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Thread: Get me over the hump

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  1. #1
    Join Date
    Dec 2018
    Posts
    9

    Default Get me over the hump

    Hey all,

    I am new to machining and could use some opinions.

    I am trying to justify purchasing a lathe for my hobbies, mainly building classic cars. But, because of my ignorance with the use of a lathe, I canít picture what I would use it for other than making spacers, bungs, and parts for creating or fixing tools. Not sure how often I would actually use the lathe.

    Looking at the Little Machine Shop 5100 HiTorque 7x16 Lathe and the Precision Matthews 1022v lathe. I have toyed with spending the extra $100 to get the PM 1030v but I donít know if I will need the extra length.

    Anyway, could use some knowledge dropped on me to help me get over the hump on whether to make the purchase or not. Machining is fascinating to me and I know I would enjoy it but only if I actually do it / use it to support my main hobby in any shape or form.

    Thanks in advance!

  2. #2
    Join Date
    Dec 2004
    Location
    East Coast, USA
    Posts
    7,453

    Default

    Take the swing capacity, divide that by 2. Pretend that's the size of your pecker. Is that enough?

    Or ask your wife if she would be satisfied
    Work hard play hard

  3. #3
    Join Date
    May 2015
    Location
    Somerset UK
    Posts
    1,846

    Default

    The 1022 is a better size than the 716, as for the extra 8 inches with the 1030, can you think of anything on a car which would need that length? How much space do you intend to reserve for machinery? If you enjoy using a lathe, then the itch to have a mill as well will become unbearable. For making your own goodies, both types of machine are really needed.

  4. #4
    Join Date
    Nov 2008
    Location
    SF East Bay.
    Posts
    6,174

    Default

    What you use it for will be dictated by the lathe that you buy. A 7x16 will turn a 7 inch disk (shallow brake drum???) without hitting the ways but will only let you pass a 2 or 3 inch rod (axle???) over the cross slide. The same limits apply to the 10x30, where the height of the cross slide will determine the maximum size that you can work on.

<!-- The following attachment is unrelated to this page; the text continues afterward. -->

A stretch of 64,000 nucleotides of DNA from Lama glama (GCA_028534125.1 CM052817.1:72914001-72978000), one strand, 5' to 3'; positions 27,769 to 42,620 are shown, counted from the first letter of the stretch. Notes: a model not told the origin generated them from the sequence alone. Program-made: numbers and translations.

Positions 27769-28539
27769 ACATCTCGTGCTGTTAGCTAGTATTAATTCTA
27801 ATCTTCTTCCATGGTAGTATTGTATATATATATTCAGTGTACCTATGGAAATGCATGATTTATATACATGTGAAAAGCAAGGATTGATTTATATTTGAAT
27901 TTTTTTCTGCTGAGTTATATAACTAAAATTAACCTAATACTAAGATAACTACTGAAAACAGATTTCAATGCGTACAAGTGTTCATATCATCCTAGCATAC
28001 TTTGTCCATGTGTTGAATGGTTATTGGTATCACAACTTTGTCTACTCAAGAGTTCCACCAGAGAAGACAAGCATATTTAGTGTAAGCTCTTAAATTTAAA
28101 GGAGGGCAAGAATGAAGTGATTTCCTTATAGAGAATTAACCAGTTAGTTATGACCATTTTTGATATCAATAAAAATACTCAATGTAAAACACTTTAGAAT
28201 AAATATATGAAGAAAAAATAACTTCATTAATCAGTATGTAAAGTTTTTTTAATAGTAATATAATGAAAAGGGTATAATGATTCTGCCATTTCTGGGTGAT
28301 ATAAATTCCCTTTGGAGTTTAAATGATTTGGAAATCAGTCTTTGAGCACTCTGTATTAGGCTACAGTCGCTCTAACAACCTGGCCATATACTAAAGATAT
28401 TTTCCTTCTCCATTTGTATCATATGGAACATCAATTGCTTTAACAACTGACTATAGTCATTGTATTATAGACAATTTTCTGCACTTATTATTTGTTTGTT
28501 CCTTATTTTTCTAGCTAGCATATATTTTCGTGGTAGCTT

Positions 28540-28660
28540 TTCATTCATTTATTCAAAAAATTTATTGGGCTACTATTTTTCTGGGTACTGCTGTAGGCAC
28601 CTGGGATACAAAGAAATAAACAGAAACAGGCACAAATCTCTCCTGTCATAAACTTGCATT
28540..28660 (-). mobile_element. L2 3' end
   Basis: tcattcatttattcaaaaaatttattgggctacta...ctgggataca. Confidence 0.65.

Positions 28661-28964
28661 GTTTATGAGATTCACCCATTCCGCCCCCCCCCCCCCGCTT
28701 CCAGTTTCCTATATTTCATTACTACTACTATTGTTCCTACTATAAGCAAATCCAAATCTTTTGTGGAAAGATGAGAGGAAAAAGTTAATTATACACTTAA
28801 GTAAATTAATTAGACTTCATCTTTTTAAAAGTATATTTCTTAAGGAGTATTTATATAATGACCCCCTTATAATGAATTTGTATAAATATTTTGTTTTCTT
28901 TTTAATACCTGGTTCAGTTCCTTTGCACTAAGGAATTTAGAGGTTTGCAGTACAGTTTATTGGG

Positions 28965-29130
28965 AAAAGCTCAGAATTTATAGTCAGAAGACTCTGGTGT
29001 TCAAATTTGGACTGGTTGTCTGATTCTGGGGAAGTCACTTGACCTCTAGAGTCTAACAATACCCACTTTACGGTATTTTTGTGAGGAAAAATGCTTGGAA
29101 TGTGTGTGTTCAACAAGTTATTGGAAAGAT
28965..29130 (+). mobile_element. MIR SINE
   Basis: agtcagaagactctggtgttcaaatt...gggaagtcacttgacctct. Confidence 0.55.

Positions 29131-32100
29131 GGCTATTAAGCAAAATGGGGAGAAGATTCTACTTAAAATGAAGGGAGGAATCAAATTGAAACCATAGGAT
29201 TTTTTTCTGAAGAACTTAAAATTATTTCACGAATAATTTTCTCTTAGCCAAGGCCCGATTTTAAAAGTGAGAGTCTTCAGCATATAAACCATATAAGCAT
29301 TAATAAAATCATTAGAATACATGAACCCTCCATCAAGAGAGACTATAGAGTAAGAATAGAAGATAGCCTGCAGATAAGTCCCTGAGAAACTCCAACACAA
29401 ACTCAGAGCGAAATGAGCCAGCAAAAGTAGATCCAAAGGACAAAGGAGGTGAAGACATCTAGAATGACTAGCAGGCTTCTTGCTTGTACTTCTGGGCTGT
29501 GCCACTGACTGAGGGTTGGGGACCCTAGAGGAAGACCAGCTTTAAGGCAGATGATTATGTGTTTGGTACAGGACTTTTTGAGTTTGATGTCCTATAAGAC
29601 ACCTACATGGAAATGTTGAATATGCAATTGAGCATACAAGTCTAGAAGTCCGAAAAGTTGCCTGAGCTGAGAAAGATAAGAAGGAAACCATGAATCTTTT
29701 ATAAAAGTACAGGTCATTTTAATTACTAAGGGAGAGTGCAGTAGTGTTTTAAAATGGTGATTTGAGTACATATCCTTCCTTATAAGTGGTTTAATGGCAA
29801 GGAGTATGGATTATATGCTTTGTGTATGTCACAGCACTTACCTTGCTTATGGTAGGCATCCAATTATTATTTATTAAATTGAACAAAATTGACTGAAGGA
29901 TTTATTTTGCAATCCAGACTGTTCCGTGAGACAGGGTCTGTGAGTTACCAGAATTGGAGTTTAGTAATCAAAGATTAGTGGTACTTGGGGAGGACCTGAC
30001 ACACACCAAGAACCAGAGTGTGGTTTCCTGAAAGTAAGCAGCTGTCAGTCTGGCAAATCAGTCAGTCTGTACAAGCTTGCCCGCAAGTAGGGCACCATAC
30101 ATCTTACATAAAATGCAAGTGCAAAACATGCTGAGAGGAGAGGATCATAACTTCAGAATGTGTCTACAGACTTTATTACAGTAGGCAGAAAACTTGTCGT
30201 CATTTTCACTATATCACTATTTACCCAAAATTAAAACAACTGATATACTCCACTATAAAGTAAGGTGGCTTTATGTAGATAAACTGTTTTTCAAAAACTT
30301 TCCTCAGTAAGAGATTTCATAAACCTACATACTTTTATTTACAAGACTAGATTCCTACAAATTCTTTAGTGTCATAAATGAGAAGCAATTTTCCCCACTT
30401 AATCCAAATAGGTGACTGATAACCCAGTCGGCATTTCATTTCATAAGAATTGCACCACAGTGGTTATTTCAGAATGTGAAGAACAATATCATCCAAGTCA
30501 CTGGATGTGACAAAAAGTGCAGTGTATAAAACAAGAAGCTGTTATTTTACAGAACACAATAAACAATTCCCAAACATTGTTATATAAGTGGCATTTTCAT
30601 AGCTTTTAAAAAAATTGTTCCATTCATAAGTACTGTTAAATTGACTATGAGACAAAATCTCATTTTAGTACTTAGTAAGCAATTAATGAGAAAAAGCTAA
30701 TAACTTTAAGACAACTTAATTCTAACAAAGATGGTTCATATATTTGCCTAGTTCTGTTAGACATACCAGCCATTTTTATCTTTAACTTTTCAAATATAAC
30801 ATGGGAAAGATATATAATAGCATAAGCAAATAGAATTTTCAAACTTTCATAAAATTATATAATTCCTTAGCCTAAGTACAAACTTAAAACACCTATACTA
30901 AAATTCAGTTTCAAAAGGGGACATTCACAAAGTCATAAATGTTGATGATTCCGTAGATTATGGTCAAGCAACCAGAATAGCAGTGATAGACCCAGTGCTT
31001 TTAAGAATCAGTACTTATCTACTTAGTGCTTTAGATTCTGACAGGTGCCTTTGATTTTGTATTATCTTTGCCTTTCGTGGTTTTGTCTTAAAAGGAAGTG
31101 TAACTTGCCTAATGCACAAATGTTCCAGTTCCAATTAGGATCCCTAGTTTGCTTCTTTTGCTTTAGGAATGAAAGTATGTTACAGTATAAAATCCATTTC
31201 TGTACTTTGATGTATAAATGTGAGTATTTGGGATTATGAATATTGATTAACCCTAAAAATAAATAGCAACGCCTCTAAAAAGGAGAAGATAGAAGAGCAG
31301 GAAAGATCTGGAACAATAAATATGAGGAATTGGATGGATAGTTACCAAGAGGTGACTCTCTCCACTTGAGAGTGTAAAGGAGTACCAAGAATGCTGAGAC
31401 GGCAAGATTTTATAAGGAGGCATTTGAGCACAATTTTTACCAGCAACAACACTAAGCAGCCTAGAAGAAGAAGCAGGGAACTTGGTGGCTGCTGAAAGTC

The smaller lathes do a good job on things like brake cylinders, fittings, threading things and just making things in general. If you want to make a 5 inch bezel for your spedo, you can do it on a 7x lathe.

    One of the things that may surprise you is the ability to make fasteners that match proprietary nuts and screws for your antique toys.

    Dan
    There is a profound difference between spare parts and extra parts.

  5. #5
    Join Date
    Oct 2012
    Location
    San Antonio TX, USA
    Posts
    2,353

    Default

    pfft, it's like any tool - once you have it, you'll find a use for it. I used my lathe to fix an outdoor sock drier the other day and the mill to make a bracket to hand the washing line (from an old padlock shank of all things). If you're into classic cars you already have waaaaay more of a use for a lathe (and mill) than I do!

    I'd go for the larger lathe too. For me it's not the length or swing that's important, it's the diameter of the hole through the spindle that makes a big difference to usability.

  6. #6
    Join Date
    Dec 2015
    Location
    Chilliwack, BC, Canada
    Posts
    4,640

    Default

    A lot of the bushings, parts you clean up or other things you modify or make for your car restoring hobby could be done on a lathe. But the 7x16 is only a giant among a family of dwarves. Watching some videos of the 7x machines running and trying to make larger diameter pieces it's clear that the motor simply has very little power. And it lacks the back gear needed to run at low spindle speeds with a proper motor speed to develop the power it should have.

    The 10x lathes lack the back gear too. I was a bit surprised at that since I thought they would have one. But apparently not. But at least it's got a big 1HP motor to make up for that.